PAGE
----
NORMAN — Oklahoma’s biggest weakness on its men’s basketball team this season was interior offense.
The Sooners had sharp-shooting guards at three spots, and Cam Clark’s mid-range game made OU dangerous offensively.
Ryan Spangler had his moments scoring inside, but his offensive game went away late, especially against teams with a physical presence at center.
That inside offense — from Spangler, D.J. Bennett and a trio of signees — is a major point of emphasis going into this offseason.
“We got pretty one-dimensional late,” Sooners coach Lon Kruger said Monday. “The results were still OK, but we leaned on the three more late. We stopped attacking. We stopped getting the ball into the paint as much.
“Not that we got it there a lot, but that’s what we did earlier. We’ve got to get it in there more. We’ve got to be more balanced inside-outside. We’ve got to be more physical.”
Bennett, who was primarily a shot-blocker coming on in relief of Spangler, improved at the end of the season but was never a consistent offensive threat. He’ll be the team’s only senior next year.
“It’s a huge offseason for D.J.,” Kruger said. “We need D.J. to jump in there and play a lot more minutes. I thought in stretches he had really good minutes this year. But he’s got to invest this offseason in a way that he’s prepared to have consistent really good minutes, and a lot more of them. He’ll do that. He’s got the capability to do that.”
Khadeem Lattin and Jamuni McNeace, the Sooners’ two 6-foot-9 signees, figure to be other options for scoring down low. Both are likely to need to bulk up before getting very physical against the top centers in the Big 12.
“They’ve got the potential to do that,” Kruger said. “How quickly that happens, I don’t know. Everyone progresses at a different rate. But they’ve got the length, the energy, the athletic ability. But both are really lean and not rugged in nature.”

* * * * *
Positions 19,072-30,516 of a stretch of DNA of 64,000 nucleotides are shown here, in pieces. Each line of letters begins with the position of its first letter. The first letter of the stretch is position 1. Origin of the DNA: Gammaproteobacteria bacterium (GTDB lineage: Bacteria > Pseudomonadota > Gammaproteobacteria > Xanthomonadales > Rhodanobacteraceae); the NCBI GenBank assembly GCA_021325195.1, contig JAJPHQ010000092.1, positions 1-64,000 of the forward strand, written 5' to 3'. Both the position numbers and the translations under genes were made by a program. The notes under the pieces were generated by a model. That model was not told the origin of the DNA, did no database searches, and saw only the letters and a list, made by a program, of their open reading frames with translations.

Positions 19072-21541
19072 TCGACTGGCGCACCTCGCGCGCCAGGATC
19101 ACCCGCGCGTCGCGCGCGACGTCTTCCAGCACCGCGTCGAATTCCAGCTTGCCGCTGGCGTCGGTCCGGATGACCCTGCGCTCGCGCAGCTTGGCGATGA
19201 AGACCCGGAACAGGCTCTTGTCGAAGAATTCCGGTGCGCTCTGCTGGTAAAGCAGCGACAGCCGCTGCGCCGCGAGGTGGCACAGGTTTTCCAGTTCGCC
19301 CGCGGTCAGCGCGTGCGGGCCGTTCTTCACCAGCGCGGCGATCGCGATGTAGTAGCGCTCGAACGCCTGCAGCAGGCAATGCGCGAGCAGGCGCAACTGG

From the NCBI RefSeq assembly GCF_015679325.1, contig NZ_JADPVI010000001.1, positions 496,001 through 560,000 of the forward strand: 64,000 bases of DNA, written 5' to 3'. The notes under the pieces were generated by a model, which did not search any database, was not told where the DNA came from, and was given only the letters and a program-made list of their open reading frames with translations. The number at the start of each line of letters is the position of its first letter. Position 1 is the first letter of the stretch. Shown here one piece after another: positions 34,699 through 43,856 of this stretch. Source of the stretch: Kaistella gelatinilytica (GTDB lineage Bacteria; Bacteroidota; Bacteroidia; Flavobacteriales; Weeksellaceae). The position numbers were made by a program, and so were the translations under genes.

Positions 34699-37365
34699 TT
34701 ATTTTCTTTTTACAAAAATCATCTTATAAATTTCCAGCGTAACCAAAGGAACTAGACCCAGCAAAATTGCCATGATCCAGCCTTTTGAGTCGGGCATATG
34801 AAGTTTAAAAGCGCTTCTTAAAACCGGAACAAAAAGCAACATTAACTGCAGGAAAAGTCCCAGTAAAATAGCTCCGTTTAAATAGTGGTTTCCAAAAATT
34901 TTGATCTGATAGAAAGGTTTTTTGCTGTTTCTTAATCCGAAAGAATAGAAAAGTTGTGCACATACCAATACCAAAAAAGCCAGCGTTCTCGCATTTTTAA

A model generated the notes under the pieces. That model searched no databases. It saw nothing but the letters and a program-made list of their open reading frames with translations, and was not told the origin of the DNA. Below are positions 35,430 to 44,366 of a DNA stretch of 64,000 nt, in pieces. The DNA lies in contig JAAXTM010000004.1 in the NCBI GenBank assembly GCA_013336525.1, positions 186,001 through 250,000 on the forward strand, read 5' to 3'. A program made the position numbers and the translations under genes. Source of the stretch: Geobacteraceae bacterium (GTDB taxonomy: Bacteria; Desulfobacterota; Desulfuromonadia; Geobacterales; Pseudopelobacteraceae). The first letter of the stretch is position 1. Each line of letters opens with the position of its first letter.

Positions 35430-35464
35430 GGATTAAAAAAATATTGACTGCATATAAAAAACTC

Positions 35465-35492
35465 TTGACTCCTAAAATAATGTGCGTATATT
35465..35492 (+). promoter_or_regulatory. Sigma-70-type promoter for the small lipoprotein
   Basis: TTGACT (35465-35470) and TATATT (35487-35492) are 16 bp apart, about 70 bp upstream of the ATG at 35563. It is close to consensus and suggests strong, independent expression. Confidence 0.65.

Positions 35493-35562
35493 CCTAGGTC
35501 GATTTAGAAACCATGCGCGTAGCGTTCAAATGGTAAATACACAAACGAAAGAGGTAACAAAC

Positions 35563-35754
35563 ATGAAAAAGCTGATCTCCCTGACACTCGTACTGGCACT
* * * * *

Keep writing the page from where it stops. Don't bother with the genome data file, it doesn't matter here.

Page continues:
Lattin and McNeace, along with 6-7 power forward Dante Buford, are expected to be in Norman this summer.
The Sooners are just getting over a disappointing 80-75 overtime loss to North Dakota State in their NCAA Tournament opener.
Buddy Hield, who struggled in that loss, has been among the group already in the gym working out.
“It’s amazing,” Kruger said. “We haven’t started individual workouts and so many have been in here every day since we lost, which is not a surprise.”
Kruger pointed to Hield and Isaiah Cousins as the two Sooners who improved the most this season, but Hield’s game still needs refining.
“Buddy became a good standstill shooter. The year before, he was much more of a slasher, much more aggressive to the offensive boards,” Kruger said. “We need to combine the two Buddy has to be more physical, more attack with his ballhandling.
“He’ll work a lot on that, working through contact, finishing through contact, getting to the free-throw line a lot more.”